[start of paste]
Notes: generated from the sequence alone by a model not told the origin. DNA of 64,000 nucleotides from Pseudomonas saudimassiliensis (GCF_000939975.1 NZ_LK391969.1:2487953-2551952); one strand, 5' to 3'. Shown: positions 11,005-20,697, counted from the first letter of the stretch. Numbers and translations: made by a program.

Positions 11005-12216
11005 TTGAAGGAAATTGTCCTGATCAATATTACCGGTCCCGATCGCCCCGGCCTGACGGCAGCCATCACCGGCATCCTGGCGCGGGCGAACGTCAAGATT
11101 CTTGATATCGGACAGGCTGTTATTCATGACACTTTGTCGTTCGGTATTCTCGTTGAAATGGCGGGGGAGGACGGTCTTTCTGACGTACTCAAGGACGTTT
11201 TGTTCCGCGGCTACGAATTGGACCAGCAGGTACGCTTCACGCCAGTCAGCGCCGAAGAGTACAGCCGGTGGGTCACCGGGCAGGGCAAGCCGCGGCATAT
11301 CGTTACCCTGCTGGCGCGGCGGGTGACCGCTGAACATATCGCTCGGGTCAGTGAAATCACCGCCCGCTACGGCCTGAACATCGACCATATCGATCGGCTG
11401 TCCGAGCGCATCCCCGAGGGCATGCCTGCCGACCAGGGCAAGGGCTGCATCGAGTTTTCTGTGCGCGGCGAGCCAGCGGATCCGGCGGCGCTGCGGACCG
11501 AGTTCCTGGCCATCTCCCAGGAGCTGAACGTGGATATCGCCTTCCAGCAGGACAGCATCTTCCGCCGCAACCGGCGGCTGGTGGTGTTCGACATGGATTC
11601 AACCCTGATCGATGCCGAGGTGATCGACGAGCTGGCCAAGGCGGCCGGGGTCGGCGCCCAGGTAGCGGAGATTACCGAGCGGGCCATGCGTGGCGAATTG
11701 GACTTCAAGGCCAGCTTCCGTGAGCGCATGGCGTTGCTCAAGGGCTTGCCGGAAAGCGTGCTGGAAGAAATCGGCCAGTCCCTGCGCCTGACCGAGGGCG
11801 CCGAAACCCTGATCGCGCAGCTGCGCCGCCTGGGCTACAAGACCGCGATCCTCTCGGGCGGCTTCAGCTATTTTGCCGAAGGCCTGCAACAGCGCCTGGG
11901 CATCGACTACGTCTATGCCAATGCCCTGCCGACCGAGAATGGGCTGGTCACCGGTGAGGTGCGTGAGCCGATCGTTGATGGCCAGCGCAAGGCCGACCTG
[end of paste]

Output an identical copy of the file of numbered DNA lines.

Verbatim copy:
Notes: generated from the sequence alone by a model not told the origin. DNA of 64,000 nucleotides from Pseudomonas saudimassiliensis (GCF_000939975.1 NZ_LK391969.1:2487953-2551952); one strand, 5' to 3'. Shown: positions 11,005-20,697, counted from the first letter of the stretch. Numbers and translations: made by a program.

Positions 11005-12216
11005 TTGAAGGAAATTGTCCTGATCAATATTACCGGTCCCGATCGCCCCGGCCTGACGGCAGCCATCACCGGCATCCTGGCGCGGGCGAACGTCAAGATT
11101 CTTGATATCGGACAGGCTGTTATTCATGACACTTTGTCGTTCGGTATTCTCGTTGAAATGGCGGGGGAGGACGGTCTTTCTGACGTACTCAAGGACGTTT
11201 TGTTCCGCGGCTACGAATTGGACCAGCAGGTACGCTTCACGCCAGTCAGCGCCGAAGAGTACAGCCGGTGGGTCACCGGGCAGGGCAAGCCGCGGCATAT
11301 CGTTACCCTGCTGGCGCGGCGGGTGACCGCTGAACATATCGCTCGGGTCAGTGAAATCACCGCCCGCTACGGCCTGAACATCGACCATATCGATCGGCTG
11401 TCCGAGCGCATCCCCGAGGGCATGCCTGCCGACCAGGGCAAGGGCTGCATCGAGTTTTCTGTGCGCGGCGAGCCAGCGGATCCGGCGGCGCTGCGGACCG
11501 AGTTCCTGGCCATCTCCCAGGAGCTGAACGTGGATATCGCCTTCCAGCAGGACAGCATCTTCCGCCGCAACCGGCGGCTGGTGGTGTTCGACATGGATTC
11601 AACCCTGATCGATGCCGAGGTGATCGACGAGCTGGCCAAGGCGGCCGGGGTCGGCGCCCAGGTAGCGGAGATTACCGAGCGGGCCATGCGTGGCGAATTG
11701 GACTTCAAGGCCAGCTTCCGTGAGCGCATGGCGTTGCTCAAGGGCTTGCCGGAAAGCGTGCTGGAAGAAATCGGCCAGTCCCTGCGCCTGACCGAGGGCG
11801 CCGAAACCCTGATCGCGCAGCTGCGCCGCCTGGGCTACAAGACCGCGATCCTCTCGGGCGGCTTCAGCTATTTTGCCGAAGGCCTGCAACAGCGCCTGGG
11901 CATCGACTACGTCTATGCCAATGCCCTGCCGACCGAGAATGGGCTGGTCACCGGTGAGGTGCGTGAGCCGATCGTTGATGGCCAGCGCAAGGCCGACCTG